3. Your body is a temple of the Holy Spirit (6:18-19). Paul’s third argument for sexual purity is similar to his second: the Holy Spirit indwells every believer’s body. This is a Gospel reality for every Christian (cf. Ephesians 1:13-14; Romans 8:9-10). The Gospel message includes the Spirit’s gracious work of conviction, illumination, regeneration, baptism, sealing and indwelling. And these have implications for a believer’s practical sexuality! This means that our bodies are the Holy Spirit’s temple, and how we use (or abuse) them matters!

4. Your body belongs to God (6:19-20). Through the redeeming work of Jesus, God purchased my body. He purchased me! He owns me. I’m His property. Another way of wording it: Jesus didn’t merely pay the price to free me from my bondage to sin, He paid for me. The Gospel message means that I serve a new master; I’m no longer the ruler of my life; sin is no longer my boss; Jesus is my master, my Lord; He owns me…and my body. This means that in sinning sexually against my body, I’m abusing something that doesn’t belong to me; I’m damaging Jesus’ property which he bought at the cost of His life.

Did you notice how each of these arguments is rooted in the basics of the Gospel? This passage so clearly teaches that right thinking about the Gospel has everything to do with how you live, how you treat your physical body, and how you use your God-given sexual capacities. It also powerfully shows us that we need to treasure, meditate on, and apply the Gospel to a much, much greater degree. Our simplistic thinking about the Gospel is, no doubt, a significant reason for our many failures in this area. The reason so many Christian men and women so regularly fall to sexual temptation, whether physical or mental, is that they have not applied the Gospel to every part of life.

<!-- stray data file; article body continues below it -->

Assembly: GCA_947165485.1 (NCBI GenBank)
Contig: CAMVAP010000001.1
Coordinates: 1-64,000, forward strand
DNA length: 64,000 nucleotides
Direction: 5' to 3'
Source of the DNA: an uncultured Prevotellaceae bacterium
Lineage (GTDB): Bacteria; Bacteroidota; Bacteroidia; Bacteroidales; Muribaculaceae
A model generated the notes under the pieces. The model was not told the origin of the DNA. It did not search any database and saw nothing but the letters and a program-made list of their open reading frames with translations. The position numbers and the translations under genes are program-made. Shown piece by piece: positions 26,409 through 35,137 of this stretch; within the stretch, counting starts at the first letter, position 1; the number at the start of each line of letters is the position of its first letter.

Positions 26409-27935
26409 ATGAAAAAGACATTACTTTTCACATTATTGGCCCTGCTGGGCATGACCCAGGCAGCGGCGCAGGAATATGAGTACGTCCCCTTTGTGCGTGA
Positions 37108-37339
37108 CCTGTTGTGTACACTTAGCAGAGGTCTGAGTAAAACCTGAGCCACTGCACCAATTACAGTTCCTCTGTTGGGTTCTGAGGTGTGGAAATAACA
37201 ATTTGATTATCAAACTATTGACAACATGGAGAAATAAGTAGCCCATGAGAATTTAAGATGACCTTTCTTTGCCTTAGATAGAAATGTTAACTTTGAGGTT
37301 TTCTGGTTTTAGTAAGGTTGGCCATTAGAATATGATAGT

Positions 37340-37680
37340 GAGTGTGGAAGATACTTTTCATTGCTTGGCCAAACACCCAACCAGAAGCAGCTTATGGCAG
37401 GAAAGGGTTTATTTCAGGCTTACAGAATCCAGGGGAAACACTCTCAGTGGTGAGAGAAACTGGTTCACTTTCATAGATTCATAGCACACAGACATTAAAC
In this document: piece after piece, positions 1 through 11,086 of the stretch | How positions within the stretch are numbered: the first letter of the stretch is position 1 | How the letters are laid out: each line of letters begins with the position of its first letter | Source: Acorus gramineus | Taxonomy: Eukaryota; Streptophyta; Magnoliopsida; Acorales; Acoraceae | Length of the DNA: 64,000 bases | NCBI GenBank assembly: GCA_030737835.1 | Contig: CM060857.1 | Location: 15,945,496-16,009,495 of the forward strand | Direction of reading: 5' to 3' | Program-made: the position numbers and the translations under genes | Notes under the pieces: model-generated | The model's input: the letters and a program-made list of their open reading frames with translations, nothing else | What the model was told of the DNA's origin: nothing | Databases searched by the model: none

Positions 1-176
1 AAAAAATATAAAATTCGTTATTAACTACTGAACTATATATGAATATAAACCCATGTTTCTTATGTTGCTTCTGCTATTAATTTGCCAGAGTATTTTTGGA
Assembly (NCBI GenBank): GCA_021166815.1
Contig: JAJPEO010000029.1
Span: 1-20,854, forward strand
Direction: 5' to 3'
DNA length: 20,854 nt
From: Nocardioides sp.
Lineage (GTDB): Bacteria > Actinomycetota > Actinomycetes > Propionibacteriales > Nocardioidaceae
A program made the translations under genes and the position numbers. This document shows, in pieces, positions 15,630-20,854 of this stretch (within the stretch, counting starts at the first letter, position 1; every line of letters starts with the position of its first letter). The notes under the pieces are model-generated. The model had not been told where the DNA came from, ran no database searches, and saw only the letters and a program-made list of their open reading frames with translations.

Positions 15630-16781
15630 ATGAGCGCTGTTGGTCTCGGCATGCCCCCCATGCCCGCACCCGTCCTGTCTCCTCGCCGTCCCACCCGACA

• Joe’s sermon on this passage (“Gospel-Controlled Sexuality”) can be found here.
  • The first two entries in the “Help for Fighting Lust” series can be found here (Transparency) and here (The Pious Prostitute).

16 Responses

  1. My dear brother, Joe,

    I just listened to your sermon. Well done. Pastor Chris sure is lucky (as John Calvin would say) to have you there.

    I thank God for you.

  2. Indeed.

  3. Thanks for posting these. This one in particular! I always appreciate when we connect our Christian living-thinking with the Gospel. We need to keep doing this. I believe it is a key to understanding the real issues at hand as well as being motivated to the change that the Christian life calls us to.

    I have not listened to the sermon yet–maybe this week.

    For His glory,

  4. […] Help for Fighting Lust: Applying the Gospel to Sexuality […]

  5. What about the sin nature, my brother? How do we deal with it (as IT IS the root of the problem)!!! What you point to seems to me to be a lot of self-effort (applying various principles… that surely is not our answer…. if it was… Why did Jesus come?

  6. Larry,

    I am very aware of your concern. I have experienced for years the inadequacy of mere “Biblical principles” for victory. However, understanding why Jesus came and what Jesus did most certainly involves propositions regarding how our union with Jesus’ work affects our sin nature and newness of life. Further, these truths (e.g., that our bodies will be raised or that we are now owned by God) must be meditated upon, reckoned to be true, and lived out by the power of the indwelling Spirit.


  7. I find sexual temptations very hard. I wish it would be discussed more, and more help available to fight the temptations. People talk as if they’re angels and won’t admit they’re struggling with it themselves. I hate the sin and i hate the control it has over me. Its wot’s barring me from the gates of Heaven. I really really despise Lust, but i cant seem to beat it and dont think i ever will!!